My Fellow SJS Alumni,
I understood nothing. Surrounded by future masters of the engineering universe, including an especially precocious freshman, I was lost in Doug Sharp’s Calculus-BC AP class during my senior year. Despite Mr. Sharp’s brilliant mind and endless effort to keep me with the pack, I clearly did not belong. But to this day I vividly recall one tactic that he employed to help explain a concept. He paused mid-lecture to quote from Atlantic City, Bruce Springsteen’s ode to organized crime: “Now everything dies, baby that’s a fact. But maybe everything that dies someday comes back.” I may not have comprehended the mathematical concept, but I had enough sense to realize that he was teaching me a more valuable lesson.
When I walked off the Quad as a graduate in the spring of 1995, you could have knocked me over with a feather had you told me that I would return 22 years later as the President of the Alumni Board. After 12 long years at SJS, I was eager to expand my horizons and put the School in the rear-view mirror. The last place I thought I’d end up two decades later would be back on campus, helping to connect a diverse, dynamic, vast alumni community with the finest independent school in Texas.
So why I am in this position? Even if our time as SJS students inevitably must die, why shouldn’t our bond to the place someday come back? If you’re reading this, you already made the choice to be connected to SJS. Maybe it’s because you recognize the unparalleled value of the education you received. Or you cherish the impactful, lifelong friendships you made. Perhaps you’re on the return trajectory of a boomerang path that catapulted you away for college and graduate school but pulled you back to Houston to make roots for your career and family. Or it might be less tangible—the recognition that “place matters,” and there is something exceptional about SJS that draws people back. For me, it’s all of the above.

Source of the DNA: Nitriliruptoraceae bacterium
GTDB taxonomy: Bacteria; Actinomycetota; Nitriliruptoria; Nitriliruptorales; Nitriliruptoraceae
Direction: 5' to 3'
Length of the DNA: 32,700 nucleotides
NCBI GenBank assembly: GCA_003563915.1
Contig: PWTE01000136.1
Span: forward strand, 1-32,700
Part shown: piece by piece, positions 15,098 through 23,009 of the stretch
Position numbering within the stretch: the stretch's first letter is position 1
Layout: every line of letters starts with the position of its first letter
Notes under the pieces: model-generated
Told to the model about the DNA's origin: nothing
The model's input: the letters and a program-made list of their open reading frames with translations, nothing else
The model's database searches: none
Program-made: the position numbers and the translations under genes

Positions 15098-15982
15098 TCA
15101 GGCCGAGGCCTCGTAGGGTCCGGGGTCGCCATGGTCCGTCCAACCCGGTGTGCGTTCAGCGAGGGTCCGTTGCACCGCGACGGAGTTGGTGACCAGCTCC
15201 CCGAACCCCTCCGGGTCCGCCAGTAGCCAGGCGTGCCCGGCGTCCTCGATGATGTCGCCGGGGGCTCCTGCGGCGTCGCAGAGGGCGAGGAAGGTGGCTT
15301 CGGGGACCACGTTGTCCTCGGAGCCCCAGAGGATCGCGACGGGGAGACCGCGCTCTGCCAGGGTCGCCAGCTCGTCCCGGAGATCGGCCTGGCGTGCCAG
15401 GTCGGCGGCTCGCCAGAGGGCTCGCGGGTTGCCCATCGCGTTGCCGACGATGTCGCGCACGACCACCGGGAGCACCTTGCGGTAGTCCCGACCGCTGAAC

This is the part of the story where I tell you what’s happening on campus that, hopefully, will motivate you to be more connected with SJS. For those of you who haven’t set foot on campus in ten or more years, you’d recognize little about the physical plant. But you’d be astounded by the architectural integrity of the additions. There is a clear, genetic link to the original Quadrangle. College campuses should take a page from how we’ve grown with aesthetic character and consistency.
Our expanded geographic footprint will protect the campus from encroaching development and provide more educational opportunities for students and faculty. Last year, we completed construction on a parking garage that makes up for parking spaces lost as we’ve developed the campus, and will allow us to continue to repurpose how we use the space we have. We also finished a state-of-the-art multi-purpose athletic facility that should have us feeding prospects to the Astros for years to come. We’ve begun construction on an addition to the fine arts complex in the Molly Smith Courtyard. This project reflects a continued commitment to providing the best facilities for students to explore their artistic passions. Importantly, even as the physical landscape of the campus evolves, the Alumni Board will work with SJS to ensure that the essence of the school endures. Because place matters.
This is the part of the story where I remind you how the Alumni Association fits into the SJS community. Founded in 1968, its purpose is to strengthen relationships within the alumni community, as well as between alumni and the school. SJS is built on a foundation of these strong relationships and excels because of them. A full-time staff works continuously to improve our alumni program. They are available to field your questions anytime. We want to build the most robust, active, satisfied alumni base of any independent school in Texas. We have work to do.
The Alumni Internship Program is the most tangible way for alumni and current students to connect. It was designed to give students a meaningful, summer work experience in a potential field of interest. Alumni hosts benefit from brilliant, ambitious, energized students who labor for two weeks at no cost. Having participated in the program since its inception, I can assure you that everyone wins on this deal. For the summer of 2017, over 100 students applied for internships, and 50 were placed. The demand is there from the students, but we need more local alumni willing to host these young geniuses. Contact the Alumni team in the Advancement office at 713-850-4034 if you’d like to host an intern next summer.